[tw: perpetual foreigner stereotype] An Incident






This morning, there was a woman in the elevator with me as I headed to my office. I’ve never met her before. We make small talk, and she was friendly. We get off the elevator and walk in the same direction.
Then she asks me, “Where are you from?”
Now, pause.
I get that a lot because I’m Asian-American and I’m not a native New Yorker.
Now, un-pause.
I say, “California” because I really am from California. I grew up there.
Then she says, “No, no, where are you really from? Where are your parents from?”
Excuse me? What?
Now, here’s the thing. She wasn’t being racist, or malicious, or anything like that. She seemed geniunely interested and asked nicely. She really sincerely did not know that question can be offensive.
I tell her, and she replies, “Oh, I’m from Montreal.”
She went into her office after that and I went on my way, but it got me thinking.

Even being in a diverse city like NYC, this random woman still viewed me as someone who didn’t originally come from this country. Now, look, I get a lot of racist shit, usually from some drunk guy, so I don’t let the comments bother me. But today was different. I truly think this random woman did not know the non-offensive way to ask me where I was “really from.”

This incident reminds me of the stories the Jeremy Lin coverage generated, and how the Asian American Journalists Association had to put out a document to the media about the difference between Asian-American & Asian, Jeremy Lin & Yao Ming, and Taiwan & China.
I try to see the best in everyone, I believe that almost everyone has good intentions, and I try not to let this city’s craziness get to me. Today with this random woman, I choose to view her question as she was simply curious and didn’t know the right way to ask me where I was “really from.”

UGHHHHH. A couple of times I’ve actually said to people, “I know what you’re ACTUALLY asking, so just ask it.” Or sometimes they’ll say, “No, where are your parents from?” To which I truthfully say, “San Francisco and Tracy,” or just “also California.”

Of course, it depends on the person and the tone of the conversation at the time, but generally people get the hint. 

(What I thought was interesting was while on a cruise in Australia back in 2005, was that when people asked this, they were Australians who had never actually met an Asian American who wasn’t from Hawaii. And I was happy to indulge/educate. It wasn’t that they doubted our American-ness. They were just genuinely intrigued. North Americans from/in North America, you should know better.)

Because being Asian in America means being a perpetual foreigner.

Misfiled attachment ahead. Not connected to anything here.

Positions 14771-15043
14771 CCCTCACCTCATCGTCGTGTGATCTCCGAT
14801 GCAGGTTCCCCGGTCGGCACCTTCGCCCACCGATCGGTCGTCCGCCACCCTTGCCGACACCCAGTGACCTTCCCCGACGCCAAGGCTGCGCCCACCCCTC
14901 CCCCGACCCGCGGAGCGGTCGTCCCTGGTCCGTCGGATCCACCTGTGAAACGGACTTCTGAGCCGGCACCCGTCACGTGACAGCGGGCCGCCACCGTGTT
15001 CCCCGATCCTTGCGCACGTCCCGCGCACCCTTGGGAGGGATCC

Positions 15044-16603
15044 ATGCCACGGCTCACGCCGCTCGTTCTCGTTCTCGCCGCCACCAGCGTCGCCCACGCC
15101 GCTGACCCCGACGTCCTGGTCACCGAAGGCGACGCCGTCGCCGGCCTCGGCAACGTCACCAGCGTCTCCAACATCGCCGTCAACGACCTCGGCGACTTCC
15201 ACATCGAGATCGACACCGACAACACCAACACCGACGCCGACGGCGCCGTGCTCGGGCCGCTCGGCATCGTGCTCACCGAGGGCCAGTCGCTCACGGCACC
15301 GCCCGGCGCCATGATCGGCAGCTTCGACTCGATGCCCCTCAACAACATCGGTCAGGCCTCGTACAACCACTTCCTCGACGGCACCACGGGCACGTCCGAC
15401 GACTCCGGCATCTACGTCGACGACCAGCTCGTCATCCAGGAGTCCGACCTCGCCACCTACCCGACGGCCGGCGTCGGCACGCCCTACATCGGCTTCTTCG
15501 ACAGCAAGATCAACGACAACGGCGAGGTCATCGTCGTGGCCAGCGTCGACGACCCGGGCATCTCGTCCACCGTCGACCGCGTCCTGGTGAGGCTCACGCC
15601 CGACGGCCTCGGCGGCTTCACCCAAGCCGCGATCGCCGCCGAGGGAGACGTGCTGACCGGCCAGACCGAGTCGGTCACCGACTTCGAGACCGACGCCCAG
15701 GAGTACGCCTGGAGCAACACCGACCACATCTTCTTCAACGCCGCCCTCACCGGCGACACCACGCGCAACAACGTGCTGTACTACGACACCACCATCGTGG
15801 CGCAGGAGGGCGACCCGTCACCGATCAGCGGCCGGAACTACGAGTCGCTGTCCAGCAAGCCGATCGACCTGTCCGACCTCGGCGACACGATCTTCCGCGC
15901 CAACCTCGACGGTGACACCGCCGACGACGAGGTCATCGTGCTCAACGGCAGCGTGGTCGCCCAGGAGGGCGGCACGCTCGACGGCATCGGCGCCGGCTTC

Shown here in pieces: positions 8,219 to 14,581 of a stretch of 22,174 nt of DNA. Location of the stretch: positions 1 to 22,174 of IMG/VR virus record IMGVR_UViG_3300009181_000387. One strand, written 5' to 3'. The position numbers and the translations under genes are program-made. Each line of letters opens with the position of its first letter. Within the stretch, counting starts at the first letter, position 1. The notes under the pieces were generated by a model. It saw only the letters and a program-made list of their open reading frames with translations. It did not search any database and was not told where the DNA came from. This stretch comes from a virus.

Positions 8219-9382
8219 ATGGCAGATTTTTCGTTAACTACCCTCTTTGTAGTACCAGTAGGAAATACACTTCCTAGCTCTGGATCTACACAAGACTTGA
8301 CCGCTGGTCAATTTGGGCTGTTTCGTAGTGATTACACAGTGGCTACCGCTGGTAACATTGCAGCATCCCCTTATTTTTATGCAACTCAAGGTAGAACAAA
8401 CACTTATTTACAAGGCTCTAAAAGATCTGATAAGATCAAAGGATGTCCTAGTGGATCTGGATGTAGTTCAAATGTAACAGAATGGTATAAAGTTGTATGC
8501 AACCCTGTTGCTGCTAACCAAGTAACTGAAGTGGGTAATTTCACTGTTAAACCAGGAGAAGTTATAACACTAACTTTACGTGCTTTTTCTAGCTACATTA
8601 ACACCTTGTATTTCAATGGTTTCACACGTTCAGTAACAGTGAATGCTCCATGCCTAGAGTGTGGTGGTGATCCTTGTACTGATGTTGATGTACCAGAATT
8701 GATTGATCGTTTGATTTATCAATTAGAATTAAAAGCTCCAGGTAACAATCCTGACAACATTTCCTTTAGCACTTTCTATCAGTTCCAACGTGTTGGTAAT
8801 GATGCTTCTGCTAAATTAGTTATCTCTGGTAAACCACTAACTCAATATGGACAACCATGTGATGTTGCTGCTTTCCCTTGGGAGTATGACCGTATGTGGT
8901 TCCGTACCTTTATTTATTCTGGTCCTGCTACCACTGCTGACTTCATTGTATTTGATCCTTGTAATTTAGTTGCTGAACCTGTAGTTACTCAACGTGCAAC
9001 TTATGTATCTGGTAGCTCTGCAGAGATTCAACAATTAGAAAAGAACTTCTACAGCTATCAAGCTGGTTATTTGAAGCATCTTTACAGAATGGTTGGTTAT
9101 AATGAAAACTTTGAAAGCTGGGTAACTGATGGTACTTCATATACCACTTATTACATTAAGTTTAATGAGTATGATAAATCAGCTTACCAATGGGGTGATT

Colorblinding I luv yew

i have this happen quite a lot. i feel like the appropriate response for me should be like this:

“where are you really fr-“

“kentucky stop asking this shit it’s racist”



AKA the lamest variation on the High 5 ever.



AKA the lamest variation on the High 5 ever.

(Source: justmaum, via blueklectic)

From the Ask Box….


~~sorry I just don’t want to reblog myself- you said that the article titled “chink in the armor” was ment to sound racist, just wanted to say that the phrase was originally used by the ESPN anchor (a term that the same anchor used for countless others regardless of their race) the reporter only copied his phrase- it had nothing to do with race and even Lin thinks that the phrase has nothing to do with his race. This is just the media blowing up things that are not important.


I don’t care if something was meant to sound racist or not.  If it ACTUALLY sounds racist, it’s fucking racist.  I’m really tired of people saying that intent matters when it comes to racism.  
It doesn’t.
If something somebody says is racist, that’s it. I don’t care if the person is ignorant or doesn’t really how that  came across, it’s fucking racist.  Sure, maybe that person is less “morally blameworthy,” but it doesn’t matter. Racism is institutionalized prejudice based on race.  
When you use the word “Chink” to describe somebody of Asian descent, it will ALWAYS COME ACROSS AS RACIST.  I don’t care what you meant; it’s still fucking racist.  It’s very easy to come up with different terminology; and quite frankly, as a journalist, that’s part of your responsibility as a professional.  

With all due respect to Jeremy Lin, one person is not considered an authority on racism, even if said racist act was directed towards that person.  I’ve heard certain Black people say, “Oh yeah, my white homies call me nigger and it’s cool with me.”  Is that an individual situation, with specific individuals? Sure. But it’s still fucking racist. A person of color saying, “yeah, whatever, cool with me,” 
 just means that it’s not offensive to that specific person.